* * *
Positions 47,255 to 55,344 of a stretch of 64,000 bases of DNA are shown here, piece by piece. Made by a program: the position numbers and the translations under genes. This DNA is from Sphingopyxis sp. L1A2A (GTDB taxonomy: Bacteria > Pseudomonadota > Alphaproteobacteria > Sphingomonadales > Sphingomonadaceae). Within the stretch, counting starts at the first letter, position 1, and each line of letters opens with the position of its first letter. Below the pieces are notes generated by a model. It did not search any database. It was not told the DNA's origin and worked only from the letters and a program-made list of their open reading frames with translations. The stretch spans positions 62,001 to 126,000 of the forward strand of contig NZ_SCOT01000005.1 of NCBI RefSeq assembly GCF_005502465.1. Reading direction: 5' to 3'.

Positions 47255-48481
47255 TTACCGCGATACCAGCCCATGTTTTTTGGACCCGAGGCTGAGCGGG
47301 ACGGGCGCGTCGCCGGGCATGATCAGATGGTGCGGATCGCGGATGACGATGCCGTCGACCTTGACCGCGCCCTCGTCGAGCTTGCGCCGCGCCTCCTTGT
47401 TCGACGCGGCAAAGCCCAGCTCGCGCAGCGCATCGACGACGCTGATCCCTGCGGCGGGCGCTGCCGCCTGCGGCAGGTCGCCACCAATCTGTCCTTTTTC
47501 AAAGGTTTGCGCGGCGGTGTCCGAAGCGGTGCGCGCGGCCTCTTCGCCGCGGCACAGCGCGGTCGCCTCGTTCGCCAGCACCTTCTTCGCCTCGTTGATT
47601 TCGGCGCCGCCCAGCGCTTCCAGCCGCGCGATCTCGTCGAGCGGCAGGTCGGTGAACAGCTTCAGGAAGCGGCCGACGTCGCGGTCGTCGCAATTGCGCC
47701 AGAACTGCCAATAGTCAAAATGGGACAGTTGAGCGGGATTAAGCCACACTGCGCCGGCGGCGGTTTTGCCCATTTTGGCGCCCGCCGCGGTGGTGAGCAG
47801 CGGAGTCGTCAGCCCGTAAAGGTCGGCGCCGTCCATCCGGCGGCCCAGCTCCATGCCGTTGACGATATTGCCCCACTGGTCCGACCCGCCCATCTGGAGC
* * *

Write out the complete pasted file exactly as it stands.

Positions 47,255 to 55,344 of a stretch of 64,000 bases of DNA are shown here, piece by piece. Made by a program: the position numbers and the translations under genes. This DNA is from Sphingopyxis sp. L1A2A (GTDB taxonomy: Bacteria > Pseudomonadota > Alphaproteobacteria > Sphingomonadales > Sphingomonadaceae). Within the stretch, counting starts at the first letter, position 1, and each line of letters opens with the position of its first letter. Below the pieces are notes generated by a model. It did not search any database. It was not told the DNA's origin and worked only from the letters and a program-made list of their open reading frames with translations. The stretch spans positions 62,001 to 126,000 of the forward strand of contig NZ_SCOT01000005.1 of NCBI RefSeq assembly GCF_005502465.1. Reading direction: 5' to 3'.

Positions 47255-48481
47255 TTACCGCGATACCAGCCCATGTTTTTTGGACCCGAGGCTGAGCGGG
47301 ACGGGCGCGTCGCCGGGCATGATCAGATGGTGCGGATCGCGGATGACGATGCCGTCGACCTTGACCGCGCCCTCGTCGAGCTTGCGCCGCGCCTCCTTGT
47401 TCGACGCGGCAAAGCCCAGCTCGCGCAGCGCATCGACGACGCTGATCCCTGCGGCGGGCGCTGCCGCCTGCGGCAGGTCGCCACCAATCTGTCCTTTTTC
47501 AAAGGTTTGCGCGGCGGTGTCCGAAGCGGTGCGCGCGGCCTCTTCGCCGCGGCACAGCGCGGTCGCCTCGTTCGCCAGCACCTTCTTCGCCTCGTTGATT
47601 TCGGCGCCGCCCAGCGCTTCCAGCCGCGCGATCTCGTCGAGCGGCAGGTCGGTGAACAGCTTCAGGAAGCGGCCGACGTCGCGGTCGTCGCAATTGCGCC
47701 AGAACTGCCAATAGTCAAAATGGGACAGTTGAGCGGGATTAAGCCACACTGCGCCGGCGGCGGTTTTGCCCATTTTGGCGCCCGCCGCGGTGGTGAGCAG
47801 CGGAGTCGTCAGCCCGTAAAGGTCGGCGCCGTCCATCCGGCGGCCCAGCTCCATGCCGTTGACGATATTGCCCCACTGGTCCGACCCGCCCATCTGGAGC